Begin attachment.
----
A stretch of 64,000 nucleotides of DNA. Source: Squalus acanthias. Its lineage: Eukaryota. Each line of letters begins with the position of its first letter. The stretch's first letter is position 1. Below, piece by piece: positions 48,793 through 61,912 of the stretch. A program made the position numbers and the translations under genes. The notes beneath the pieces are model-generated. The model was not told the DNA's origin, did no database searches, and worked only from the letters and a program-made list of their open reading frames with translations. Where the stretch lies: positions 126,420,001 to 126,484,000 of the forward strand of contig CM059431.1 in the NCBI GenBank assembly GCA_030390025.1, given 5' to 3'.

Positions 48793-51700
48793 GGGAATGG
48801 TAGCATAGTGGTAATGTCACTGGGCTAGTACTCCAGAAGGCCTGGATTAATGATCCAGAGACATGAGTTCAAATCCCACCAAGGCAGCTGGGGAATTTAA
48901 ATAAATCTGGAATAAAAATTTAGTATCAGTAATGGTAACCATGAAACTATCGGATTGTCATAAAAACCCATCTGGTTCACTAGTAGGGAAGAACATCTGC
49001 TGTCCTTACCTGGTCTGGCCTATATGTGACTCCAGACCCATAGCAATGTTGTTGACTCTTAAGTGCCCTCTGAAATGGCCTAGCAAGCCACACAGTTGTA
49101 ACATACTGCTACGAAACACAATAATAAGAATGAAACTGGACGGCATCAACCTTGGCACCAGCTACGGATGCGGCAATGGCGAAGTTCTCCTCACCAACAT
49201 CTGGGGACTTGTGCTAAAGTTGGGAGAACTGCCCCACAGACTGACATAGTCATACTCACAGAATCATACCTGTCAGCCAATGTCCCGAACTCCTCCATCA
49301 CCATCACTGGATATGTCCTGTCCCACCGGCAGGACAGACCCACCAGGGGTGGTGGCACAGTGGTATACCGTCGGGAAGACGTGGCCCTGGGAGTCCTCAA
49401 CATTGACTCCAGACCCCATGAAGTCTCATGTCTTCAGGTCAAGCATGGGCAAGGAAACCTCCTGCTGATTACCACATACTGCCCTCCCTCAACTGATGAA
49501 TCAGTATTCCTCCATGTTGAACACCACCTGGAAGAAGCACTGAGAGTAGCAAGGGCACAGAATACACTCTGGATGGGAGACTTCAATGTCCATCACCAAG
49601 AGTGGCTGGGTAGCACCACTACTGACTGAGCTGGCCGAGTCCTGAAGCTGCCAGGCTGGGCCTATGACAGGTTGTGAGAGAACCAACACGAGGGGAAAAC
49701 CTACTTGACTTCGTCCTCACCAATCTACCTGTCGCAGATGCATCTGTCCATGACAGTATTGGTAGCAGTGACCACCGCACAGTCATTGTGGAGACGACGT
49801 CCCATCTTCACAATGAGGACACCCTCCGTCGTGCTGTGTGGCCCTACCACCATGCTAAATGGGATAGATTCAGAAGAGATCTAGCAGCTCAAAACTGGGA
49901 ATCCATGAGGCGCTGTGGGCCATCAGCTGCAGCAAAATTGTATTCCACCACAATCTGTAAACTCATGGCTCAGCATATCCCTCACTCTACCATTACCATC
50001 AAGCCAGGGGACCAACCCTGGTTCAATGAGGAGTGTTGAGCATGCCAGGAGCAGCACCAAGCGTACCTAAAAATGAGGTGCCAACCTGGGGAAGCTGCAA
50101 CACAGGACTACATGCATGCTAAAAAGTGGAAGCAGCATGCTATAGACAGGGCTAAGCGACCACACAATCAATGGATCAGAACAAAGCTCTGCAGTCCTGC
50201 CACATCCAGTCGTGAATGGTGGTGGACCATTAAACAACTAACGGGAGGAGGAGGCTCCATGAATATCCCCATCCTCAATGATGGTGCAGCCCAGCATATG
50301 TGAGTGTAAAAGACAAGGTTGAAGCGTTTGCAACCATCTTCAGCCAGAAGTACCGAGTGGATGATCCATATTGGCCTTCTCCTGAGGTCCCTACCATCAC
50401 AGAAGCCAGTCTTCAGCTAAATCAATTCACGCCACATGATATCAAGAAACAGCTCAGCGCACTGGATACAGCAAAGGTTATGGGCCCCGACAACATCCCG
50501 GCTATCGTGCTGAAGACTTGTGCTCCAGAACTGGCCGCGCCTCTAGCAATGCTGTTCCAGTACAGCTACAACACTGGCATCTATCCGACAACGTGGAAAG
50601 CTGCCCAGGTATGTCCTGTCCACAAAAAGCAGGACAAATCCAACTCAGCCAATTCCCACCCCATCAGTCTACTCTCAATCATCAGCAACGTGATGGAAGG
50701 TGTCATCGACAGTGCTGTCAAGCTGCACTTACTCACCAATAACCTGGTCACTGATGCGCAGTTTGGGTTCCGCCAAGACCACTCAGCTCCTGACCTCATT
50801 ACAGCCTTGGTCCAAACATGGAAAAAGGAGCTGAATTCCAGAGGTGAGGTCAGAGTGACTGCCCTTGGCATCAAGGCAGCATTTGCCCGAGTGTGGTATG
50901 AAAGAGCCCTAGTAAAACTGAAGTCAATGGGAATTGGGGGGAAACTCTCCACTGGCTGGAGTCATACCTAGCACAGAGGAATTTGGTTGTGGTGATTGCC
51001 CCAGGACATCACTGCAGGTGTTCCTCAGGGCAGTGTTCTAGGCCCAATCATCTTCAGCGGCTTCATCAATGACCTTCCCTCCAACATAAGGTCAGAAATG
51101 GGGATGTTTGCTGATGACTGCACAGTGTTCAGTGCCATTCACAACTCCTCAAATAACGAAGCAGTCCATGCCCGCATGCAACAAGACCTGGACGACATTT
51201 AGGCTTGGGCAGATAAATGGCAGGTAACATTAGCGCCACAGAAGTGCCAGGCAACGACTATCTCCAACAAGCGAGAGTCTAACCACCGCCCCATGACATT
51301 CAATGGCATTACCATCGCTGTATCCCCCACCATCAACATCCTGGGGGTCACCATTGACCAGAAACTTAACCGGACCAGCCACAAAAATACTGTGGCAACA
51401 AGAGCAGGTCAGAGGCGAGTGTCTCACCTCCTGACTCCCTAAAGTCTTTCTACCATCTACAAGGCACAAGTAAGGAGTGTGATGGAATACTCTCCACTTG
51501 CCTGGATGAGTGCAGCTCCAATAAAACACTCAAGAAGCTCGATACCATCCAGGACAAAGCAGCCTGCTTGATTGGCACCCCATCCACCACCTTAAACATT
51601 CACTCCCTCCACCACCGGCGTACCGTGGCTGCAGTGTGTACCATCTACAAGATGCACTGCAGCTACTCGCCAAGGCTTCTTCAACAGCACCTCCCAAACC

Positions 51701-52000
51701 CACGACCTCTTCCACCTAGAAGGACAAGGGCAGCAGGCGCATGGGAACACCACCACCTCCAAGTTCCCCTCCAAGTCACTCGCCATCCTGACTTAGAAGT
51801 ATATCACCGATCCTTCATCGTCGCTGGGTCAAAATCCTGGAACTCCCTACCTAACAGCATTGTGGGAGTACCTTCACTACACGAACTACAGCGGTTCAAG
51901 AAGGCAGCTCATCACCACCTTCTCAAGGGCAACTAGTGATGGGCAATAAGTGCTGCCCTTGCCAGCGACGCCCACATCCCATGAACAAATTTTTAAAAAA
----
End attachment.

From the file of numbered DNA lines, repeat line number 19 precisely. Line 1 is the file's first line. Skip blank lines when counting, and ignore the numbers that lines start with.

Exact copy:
50301 TGAGTGTAAAAGACAAGGTTGAAGCGTTTGCAACCATCTTCAGCCAGAAGTACCGAGTGGATGATCCATATTGGCCTTCTCCTGAGGTCCCTACCATCAC